China proposal could mean tougher crackdown on opposition in Hong Kong
Plans by China to impose new national security legislation in Hong Kong are likely to incite protesters at a time when Beijing is attempting to tighten its grip and stem dissent from again exploding in the former British colony.
“National security is the bedrock underpinning the stability of the country,” said Zhang Yesui, a spokesman for China’s National People’s Congress, which began its annual meeting Thursday. “Safeguarding national security serves the fundamental interest of all Chinese, our Hong Kong compatriots included.”
The decision sent shockwaves through Hong Kong, where past calls for national security legislation were shelved after mass protests. Many fear that new laws passed will suppress dissidents and endanger freedom of speech, destroying Hong Kong’s longtime status as a cultural and political refuge for those who would be persecuted in China.
Zhang said the National People’s Congress, China’s rubber-stamp legislature, would exercise constitutional power to “establish and improve” a legal framework for enforcing national security in Hong Kong.
The move could bypass Hong Kong’s own legislature by altering a part of the region’s quasi-constitution without going through usual lawmaking process. Such direct intervention might compel the United States to declare as invalid “one country, two systems,” the understanding that Hong Kong should retain its semiautonomous status until 2047.
Such a prospect would further aggravate U.S.China tensions, already at a breaking point over the coronavirus pandemic, which the Trump administration blames on Beijing. The two sides have been trading testy exchanges over each other’s shortcomings in handling the deadly disease.
Zhang said China’s intentions in Hong Kong were “highly necessary” in light of “new circumstances,” alluding to more than six months of anti-government protests that rocked the special administrative region last year.
Chinese President Xi Jinping saw the uprising as a threat against the the Communist Party.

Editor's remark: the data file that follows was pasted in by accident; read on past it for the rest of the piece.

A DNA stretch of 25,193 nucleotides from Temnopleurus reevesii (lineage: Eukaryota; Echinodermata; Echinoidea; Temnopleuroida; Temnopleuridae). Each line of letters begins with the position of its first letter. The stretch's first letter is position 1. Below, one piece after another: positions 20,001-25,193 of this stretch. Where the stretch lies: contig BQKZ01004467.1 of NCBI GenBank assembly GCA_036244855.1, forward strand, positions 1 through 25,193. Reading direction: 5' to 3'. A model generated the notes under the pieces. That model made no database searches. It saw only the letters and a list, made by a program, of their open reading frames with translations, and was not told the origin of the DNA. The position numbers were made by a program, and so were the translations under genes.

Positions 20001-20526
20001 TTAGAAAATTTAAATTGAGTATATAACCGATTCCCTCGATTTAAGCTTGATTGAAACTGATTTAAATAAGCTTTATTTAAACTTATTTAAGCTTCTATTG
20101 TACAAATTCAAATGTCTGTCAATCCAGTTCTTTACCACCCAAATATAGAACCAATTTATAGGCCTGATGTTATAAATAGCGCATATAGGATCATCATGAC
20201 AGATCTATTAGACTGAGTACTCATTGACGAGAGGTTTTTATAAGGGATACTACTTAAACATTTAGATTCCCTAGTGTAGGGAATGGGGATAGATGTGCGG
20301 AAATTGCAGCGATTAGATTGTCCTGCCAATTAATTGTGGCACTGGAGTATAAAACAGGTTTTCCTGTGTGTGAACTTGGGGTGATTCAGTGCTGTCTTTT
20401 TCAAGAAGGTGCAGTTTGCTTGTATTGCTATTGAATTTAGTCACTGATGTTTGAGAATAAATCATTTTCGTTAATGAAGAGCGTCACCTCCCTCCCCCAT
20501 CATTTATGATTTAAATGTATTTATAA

What began as peaceful resistance last year to a bill that would have allowed extradition of suspected criminals to mainland China evolved into a citywide movement against police brutality and Beijing’s influence over the former British colony. More than 7,000 people were arrested for involvement with the protests, including children as young as 11.
Now, with the world preoccupied by the coronavirus, Beijing is moving to assert control over Hong Kong’s institutions. In the legislature, pro-Beijing parliamentarians took over a legislative committee on Monday by force, after security guards removed 15 opposition lawmakers from the room.
Schools have also been targeted. Beijing officials are pushing for reform to replace liberal studies, which taught critical thinking and which they blame for encouraging students to protest, with “patriotic education.”
Many Hong Kongers are looking to upcoming legislative elections in September to express their will, as they did in an overwhelming victory for pro-democratic candidates during districtlevel elections in November. But their choices may be limited. Hong Kong has begun arresting opposition lawmakers and activists who participated in last year’s protests.
What’s left is the streets, where Hong Kong’s police have been empowered to use force against protesters after a government report investigating police conduct in last year’s protests recently vindicated the police.
Hong Kong’s police have also denied requests for gathering, citing the need for social distancing due to the coronavirus. The city’s annual June 4 vigil, the only mass commemoration of the Tiananmen Square massacres on Chinese soil, has been forbidden.
Protests have began and are likely to escalate.
This kind of direct lawmaking is “destruction” of Hong Kong’s Basic Law, said Johannes Chan, law professor at the University of Hong Kong, in an interview with local media. “It’s increasingly difficult to believe that ‘one country, two systems’ can still exist.”